Discover how to turn medical billing obstacles impacting freestanding ERs and Urgent Care into opportunities for additional claims payments and increased revenue…
One of the most frustrating challenges of billing emergency room claims is the determination by an Insurance Carrier that “this claim has been deemed non-emergent due to the diagnosis code.” The immediate result from this determination is lower reimbursement, higher patient responsibility and sometimes even total denial of the claim. These instances, affecting freestanding ERs are increasing and preparedness is the key.
According to a recent article published by the American Medical Association, (AMA) Wire on August 7, 2017, written by Andis Rebeznieks, and a recent News Release by the American College of Emergency Physicians, (ACEP) a new policy by a large insurance carrier, within the family of Blues, holds patients responsible for bills stemming from care delivered in emergency departments that is later deemed non-emergent. Also according to ACEP there are nearly 2,000 diagnoses on the list, which the carrier considers to be “non-urgent,” which would not be covered if the patient goes to the emergency department. Some of these diagnoses are symptoms of medical emergencies. For example:
- “Chest pain on breathing” can be a life-threatening pulmonary embolism.
- “Acute conjunctivitis,” if caused by gonorrhea, can cause blindness.
- “Influenza,” which has killed hundreds of thousands of people over the past century, can be an emergency. Thousands of people die from the flu each year.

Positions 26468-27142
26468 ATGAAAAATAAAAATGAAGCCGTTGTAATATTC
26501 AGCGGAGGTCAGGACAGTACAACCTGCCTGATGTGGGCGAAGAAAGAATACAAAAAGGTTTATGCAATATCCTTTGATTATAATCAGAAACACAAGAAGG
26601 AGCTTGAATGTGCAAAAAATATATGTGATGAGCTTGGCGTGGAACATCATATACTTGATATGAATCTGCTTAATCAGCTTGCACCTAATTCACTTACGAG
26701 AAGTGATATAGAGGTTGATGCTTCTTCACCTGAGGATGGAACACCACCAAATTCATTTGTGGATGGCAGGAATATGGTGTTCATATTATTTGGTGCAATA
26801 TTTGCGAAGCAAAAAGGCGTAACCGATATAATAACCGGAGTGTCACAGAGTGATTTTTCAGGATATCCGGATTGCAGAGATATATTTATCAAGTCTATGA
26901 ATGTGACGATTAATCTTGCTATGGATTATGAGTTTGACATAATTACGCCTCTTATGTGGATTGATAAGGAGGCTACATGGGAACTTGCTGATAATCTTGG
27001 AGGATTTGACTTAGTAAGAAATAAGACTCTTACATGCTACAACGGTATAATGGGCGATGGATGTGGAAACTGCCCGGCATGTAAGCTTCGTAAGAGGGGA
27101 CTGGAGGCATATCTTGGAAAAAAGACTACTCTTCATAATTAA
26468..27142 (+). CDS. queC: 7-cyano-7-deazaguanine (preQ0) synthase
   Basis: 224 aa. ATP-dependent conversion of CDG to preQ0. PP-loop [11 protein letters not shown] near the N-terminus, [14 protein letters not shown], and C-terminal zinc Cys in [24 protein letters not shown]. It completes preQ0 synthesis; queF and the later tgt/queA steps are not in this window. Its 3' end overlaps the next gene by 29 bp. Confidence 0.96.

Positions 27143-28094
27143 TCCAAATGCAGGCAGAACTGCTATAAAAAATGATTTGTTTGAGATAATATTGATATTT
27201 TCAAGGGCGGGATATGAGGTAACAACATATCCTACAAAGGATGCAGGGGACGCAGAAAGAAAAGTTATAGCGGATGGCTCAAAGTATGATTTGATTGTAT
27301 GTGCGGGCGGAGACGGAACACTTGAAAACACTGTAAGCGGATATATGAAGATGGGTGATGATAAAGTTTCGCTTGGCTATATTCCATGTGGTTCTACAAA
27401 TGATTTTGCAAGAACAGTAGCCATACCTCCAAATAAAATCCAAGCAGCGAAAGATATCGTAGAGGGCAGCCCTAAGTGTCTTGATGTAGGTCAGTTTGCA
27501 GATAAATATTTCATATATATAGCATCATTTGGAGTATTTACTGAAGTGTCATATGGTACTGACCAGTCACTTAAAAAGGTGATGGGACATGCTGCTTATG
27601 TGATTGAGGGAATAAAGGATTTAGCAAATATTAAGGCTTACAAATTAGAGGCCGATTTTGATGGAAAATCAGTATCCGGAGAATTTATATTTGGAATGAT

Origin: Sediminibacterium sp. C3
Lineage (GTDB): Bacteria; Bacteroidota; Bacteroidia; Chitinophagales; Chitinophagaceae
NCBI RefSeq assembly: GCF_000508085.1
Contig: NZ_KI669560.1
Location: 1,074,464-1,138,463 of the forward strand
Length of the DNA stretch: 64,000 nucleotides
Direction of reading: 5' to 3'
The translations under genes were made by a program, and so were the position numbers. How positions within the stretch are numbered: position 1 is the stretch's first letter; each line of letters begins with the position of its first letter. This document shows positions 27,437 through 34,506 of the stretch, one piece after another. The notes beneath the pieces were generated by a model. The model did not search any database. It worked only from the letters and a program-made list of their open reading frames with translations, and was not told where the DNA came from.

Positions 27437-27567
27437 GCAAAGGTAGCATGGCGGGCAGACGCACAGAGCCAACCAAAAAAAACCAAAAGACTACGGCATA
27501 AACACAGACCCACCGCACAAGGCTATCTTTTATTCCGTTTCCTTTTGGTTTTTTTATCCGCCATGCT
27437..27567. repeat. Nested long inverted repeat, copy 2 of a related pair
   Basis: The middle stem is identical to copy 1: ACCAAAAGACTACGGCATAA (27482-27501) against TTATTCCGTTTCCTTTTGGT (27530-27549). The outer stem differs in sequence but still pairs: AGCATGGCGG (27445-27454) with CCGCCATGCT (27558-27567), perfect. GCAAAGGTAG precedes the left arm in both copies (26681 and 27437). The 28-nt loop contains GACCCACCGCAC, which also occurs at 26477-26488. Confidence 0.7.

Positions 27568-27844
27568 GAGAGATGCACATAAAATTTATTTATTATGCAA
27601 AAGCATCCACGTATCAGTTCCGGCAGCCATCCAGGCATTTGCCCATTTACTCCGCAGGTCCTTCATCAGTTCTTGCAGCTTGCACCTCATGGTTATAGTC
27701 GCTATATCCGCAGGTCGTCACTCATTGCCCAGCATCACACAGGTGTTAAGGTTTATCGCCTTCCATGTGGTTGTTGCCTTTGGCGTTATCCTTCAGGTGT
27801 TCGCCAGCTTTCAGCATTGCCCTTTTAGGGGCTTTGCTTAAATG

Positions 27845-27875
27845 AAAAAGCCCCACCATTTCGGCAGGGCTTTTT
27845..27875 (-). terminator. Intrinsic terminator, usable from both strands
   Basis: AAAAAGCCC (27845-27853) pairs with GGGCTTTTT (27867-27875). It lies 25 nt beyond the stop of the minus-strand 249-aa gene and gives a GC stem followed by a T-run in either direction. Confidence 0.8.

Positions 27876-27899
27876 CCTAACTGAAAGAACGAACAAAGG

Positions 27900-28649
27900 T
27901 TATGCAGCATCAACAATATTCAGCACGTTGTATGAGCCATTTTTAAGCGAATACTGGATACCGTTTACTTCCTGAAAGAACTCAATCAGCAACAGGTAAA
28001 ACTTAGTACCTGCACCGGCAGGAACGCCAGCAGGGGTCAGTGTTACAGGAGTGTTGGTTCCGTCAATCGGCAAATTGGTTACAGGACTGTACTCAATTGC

The AMA and ACEP also suggest that the new policy may violate the “prudent layperson standard” which has been codified into state and federal laws—including the Affordable Care Act (ACA). In other words, the “prudent layperson” verbiage was written into the Affordable Care Act to protect patients. The idea was to require insurers to base their claims payments on what an average person would consider an emergency, not on the ultimate diagnosis reached by physicians after examinations and tests at the ER.
The new policy is already in place in Georgia, Kentucky, and Missouri, and will be implemented in Indiana starting Sept. 1. The AMA has asked the insurance carrier to immediately rescind the policy in states where it has been put into effect and halt implementation in all other states.
While this new policy has not directly affected our current claims processing for freestanding ERs and urgent care centers, we do have carriers that are utilizing their own “lists” of non–emergency diagnosis codes that may impact your claims. 360 Medical Billing Solutions provides access to outstanding claims coding resources and a dedicated Appeals department with proven results to ensure that maximum claim reimbursement is obtained. Our experienced and knowledgeable team is constantly implementing new and innovative appeal methods that are unmatched in the industry. With 360 Medical Billing Solutions emergency and urgent care specialist services, you can count on a medical billing partner that does all of this and is customized for your unique practice needs. 360 Medical Billing Solutions will streamline your practice management, reduce your stress, and help you to take your practice to a whole new level of profitability.
SOURCE American College of Emergency Physicians (ACEP) News Release May 17, 2017
Mike Baldyga, email@example.com, http://newsroom.acep.org